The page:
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And indeed he was by nature very fond of honor, if we may judge from his memorable sayings and doings. When, for example, the city had chosen him to be admiral, he would not perform any public or private business at its proper time, but would postpone the immediate duty to the day on which he was to set sail, in order that then, because he did many things all at once and had meetings with all sorts of men, he might be thought to be some great personage and very powerful. [2]

Surveying once the dead bodies of the Barbarians which had been cast up along the sea, he saw that they were decked with golden bracelets and collars, and yet passed on by them himself, while to a friend who followed he pointed them out and said: ‘Help thyself, thou art not Themistocles.’ Again, to one who had once been a beauty, Antiphates, and who had at that time treated him disdainfully, but afterwards courted him because of the reputation he had got, ‘Young man,’ said he, ‘'tis late, 'tis true, but both of us have come to our senses.’ [3] Also he used to say of the Athenians that they did not really honor and admire him for himself, but treated him for all the world like a plane-tree, running under his branches for shelter when it stormed, but when they had fair weather all about them, plucking and docking him. And when he was told by the Seriphian that it was not due to himself that he had got reputation, but to his city, ‘True,’ said he, ‘but neither should I, had I been a Seriphian, have achieved reputation, nor wouldst thou, hadst thou been an Athenian.’ [4]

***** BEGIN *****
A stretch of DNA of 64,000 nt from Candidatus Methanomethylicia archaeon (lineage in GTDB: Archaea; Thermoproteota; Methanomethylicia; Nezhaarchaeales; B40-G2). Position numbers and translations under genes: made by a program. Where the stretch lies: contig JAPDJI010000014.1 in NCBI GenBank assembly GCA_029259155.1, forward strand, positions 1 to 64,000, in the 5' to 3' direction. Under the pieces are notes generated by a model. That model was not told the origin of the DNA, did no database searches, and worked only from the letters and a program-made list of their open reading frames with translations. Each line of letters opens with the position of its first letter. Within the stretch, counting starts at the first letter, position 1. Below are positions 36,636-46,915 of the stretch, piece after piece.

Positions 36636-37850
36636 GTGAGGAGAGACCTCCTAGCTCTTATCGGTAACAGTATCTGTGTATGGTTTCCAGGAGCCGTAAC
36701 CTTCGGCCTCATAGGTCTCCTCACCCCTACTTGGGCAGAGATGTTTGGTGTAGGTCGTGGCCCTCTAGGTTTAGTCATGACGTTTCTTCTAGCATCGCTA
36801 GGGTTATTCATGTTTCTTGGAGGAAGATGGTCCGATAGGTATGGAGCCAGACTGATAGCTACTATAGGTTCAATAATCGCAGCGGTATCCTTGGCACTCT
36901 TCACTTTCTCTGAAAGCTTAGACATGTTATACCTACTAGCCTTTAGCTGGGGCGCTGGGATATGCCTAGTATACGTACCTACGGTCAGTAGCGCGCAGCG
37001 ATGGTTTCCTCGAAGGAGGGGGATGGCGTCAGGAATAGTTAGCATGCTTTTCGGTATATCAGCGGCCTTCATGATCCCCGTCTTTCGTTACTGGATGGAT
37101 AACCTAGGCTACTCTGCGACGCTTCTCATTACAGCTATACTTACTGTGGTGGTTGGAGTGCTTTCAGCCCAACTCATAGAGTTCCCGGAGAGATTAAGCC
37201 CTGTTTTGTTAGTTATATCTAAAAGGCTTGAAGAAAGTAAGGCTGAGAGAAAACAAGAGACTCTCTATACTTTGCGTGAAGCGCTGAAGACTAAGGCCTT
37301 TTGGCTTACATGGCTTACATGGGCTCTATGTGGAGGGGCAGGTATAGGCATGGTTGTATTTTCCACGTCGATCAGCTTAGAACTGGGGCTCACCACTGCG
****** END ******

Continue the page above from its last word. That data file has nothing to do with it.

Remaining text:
Again, when one of his fellow-generals who thought he had done some vast service to the city, grew bold with Themistocles, and began to compare his own services with his, ‘With the Festival-day,’ said he, ‘the Day After once began a contention, saying: 'Thou art full of occupations and wearisome, but when I come, all enjoy at their leisure what has been richly provided beforehand'; to which the Festival-day replied: 'True, but had I not come first, thou hadst not come at all.' So now,’ said he, ‘had I not come at that day of Salamis, where would thou and thy colleagues be now?’ [5] Of his son, who lorded it over his mother, and through her over himself, he said, jestingly, that the boy was the most powerful of all the Hellenes; for the Hellenes were commanded by the Athenians, the Athenians by himself, himself by the boy's mother, and the mother by her boy. Again, with the desire to be somewhat peculiar in all that he did, when he offered a certain estate for sale, he bade proclamation to be made that it had an excellent neighbor into the bargain. Of two suitors for his daughter's hand, he chose the likely man in preference to the rich man, saying that he wanted a man without money rather than money without a man. Such were his striking sayings.

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